georgia

 

A police prosecutor once told us at a group therapy session that known predators are quite often people who everyone likes. They're friendly, charismatic, flirty, they're everyone's friend. No one would expect them to commit a crime, let alone a crime like sexual assault. And that's how they get away with it. She told me that deep down, they're fighting back the urges, building the facade that lures you in until they stop fighting it and...

I ran out of the room in tears at that point so I don't actually know what she said, but I can guess.

A matter of seconds before I was attacked, I still trusted him with my life, like I always had. He had been my best friend through a very hard period of growing up. Even after the first time part of me still trusted him, not because I was pretending it never happened, but because it was so completely out of character for him. 

Everyone encouraged me to forgive him, so that's what I did. 

A few months later he put his arm around me at a party and my body froze for a second. He told me that he missed me, and I told him that I missed him too. 

To try and not call forgiveness my biggest mistake so far has been incredibly difficult. I thought forgiveness was what I was meant to do to achieve peace and avoid confrontation. I used to always believe the best in people. But forgiveness worked against me in the one way I was most scared of—it let him attack me again. My truth is that forgiveness didn't make me a bigger person, it made me the smallest I've ever felt.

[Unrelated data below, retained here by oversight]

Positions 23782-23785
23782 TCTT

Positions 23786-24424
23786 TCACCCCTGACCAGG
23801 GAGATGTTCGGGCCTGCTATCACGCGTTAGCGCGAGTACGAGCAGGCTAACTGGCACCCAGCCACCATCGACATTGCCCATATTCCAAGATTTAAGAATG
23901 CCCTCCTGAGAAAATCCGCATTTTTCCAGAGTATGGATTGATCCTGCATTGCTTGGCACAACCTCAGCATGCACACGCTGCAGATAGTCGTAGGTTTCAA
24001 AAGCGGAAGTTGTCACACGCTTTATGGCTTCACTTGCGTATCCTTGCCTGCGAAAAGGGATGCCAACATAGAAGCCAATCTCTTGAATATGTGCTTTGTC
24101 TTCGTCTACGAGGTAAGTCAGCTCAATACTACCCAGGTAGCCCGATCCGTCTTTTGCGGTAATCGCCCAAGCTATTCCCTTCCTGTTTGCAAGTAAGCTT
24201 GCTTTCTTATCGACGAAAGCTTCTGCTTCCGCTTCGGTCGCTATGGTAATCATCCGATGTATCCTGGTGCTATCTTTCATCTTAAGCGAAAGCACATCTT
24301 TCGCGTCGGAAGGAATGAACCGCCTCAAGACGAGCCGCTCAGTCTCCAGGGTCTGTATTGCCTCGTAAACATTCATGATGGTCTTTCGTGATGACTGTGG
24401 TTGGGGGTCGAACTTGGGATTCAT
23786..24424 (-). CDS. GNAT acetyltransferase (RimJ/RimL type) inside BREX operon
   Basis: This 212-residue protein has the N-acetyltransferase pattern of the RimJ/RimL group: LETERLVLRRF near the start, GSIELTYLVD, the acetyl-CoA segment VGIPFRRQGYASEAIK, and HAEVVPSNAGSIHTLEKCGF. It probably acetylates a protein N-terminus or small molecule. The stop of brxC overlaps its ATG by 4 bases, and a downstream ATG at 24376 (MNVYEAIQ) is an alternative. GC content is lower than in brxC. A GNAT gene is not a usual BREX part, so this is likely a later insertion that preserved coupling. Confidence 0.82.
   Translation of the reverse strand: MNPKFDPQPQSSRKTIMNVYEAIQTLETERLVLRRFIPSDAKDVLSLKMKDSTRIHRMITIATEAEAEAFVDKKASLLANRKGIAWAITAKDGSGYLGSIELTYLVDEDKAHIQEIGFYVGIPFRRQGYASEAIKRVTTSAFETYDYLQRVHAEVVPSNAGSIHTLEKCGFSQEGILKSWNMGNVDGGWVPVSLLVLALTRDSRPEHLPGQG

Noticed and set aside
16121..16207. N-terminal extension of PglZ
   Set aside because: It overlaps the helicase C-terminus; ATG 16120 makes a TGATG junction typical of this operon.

He knew he could never have me sexually while I was awake, that's why he waited until I was asleep. When I woke up to the second attack, I honestly thought I was having another nightmare about the first time. I remember every detail, but the detail I remember the most was the way he looked at me when I escaped. He looked at me like I was nothing, and that was the first time I actually believed it. After all, I had always trusted his judgement.

In twenty days time it will be the one year anniversary since the second attack. Reflecting on what I had then and what I have now, I realize that most things I used to care about have disappeared from my life one-by-one. My friends, my relationship, my passions, my work, my relationship with my family. Taken either by him, or by the depression caused by him.

For a long time, all that I held onto was the fantasy of legal justice, but any survivor will tell you that that process is nothing but victim blaming, sexism and revolting power dynamics. Reporting the crimes to the police was the worst decision for my healing process. In the end I learned that no one is going to stand up for me except myself, and that creates a deep loneliness that I cannot begin to describe.

It's a lie that time heals all wounds, and I've stopped listening when people tell me it will get better because the only thing I hope for is that it becomes manageable. It's been almost a year, and I feel worse than when I was in that bed being attacked. 

I wrote out a positive ending to this about sex and love still being important to me and that my attitude towards intimacy is still unharmed. But then I remembered that this is a page for truths, and that's not a truth at all. 

How I would instead like to end this is by saying sorry to myself. 

I want to say sorry to my mind and my body for blaming it, for not forgiving it, for hating it, and for everyday that I push it to keep going when it just wants to rest. I'm sorry for taking medications to try and dampen your screams, and I'm sorry for all the drugs and alcohol and cigarettes. 

And I'm sorry for wanting to kill you.

And I'm sorry for what he/she did to you. 

And I believe you.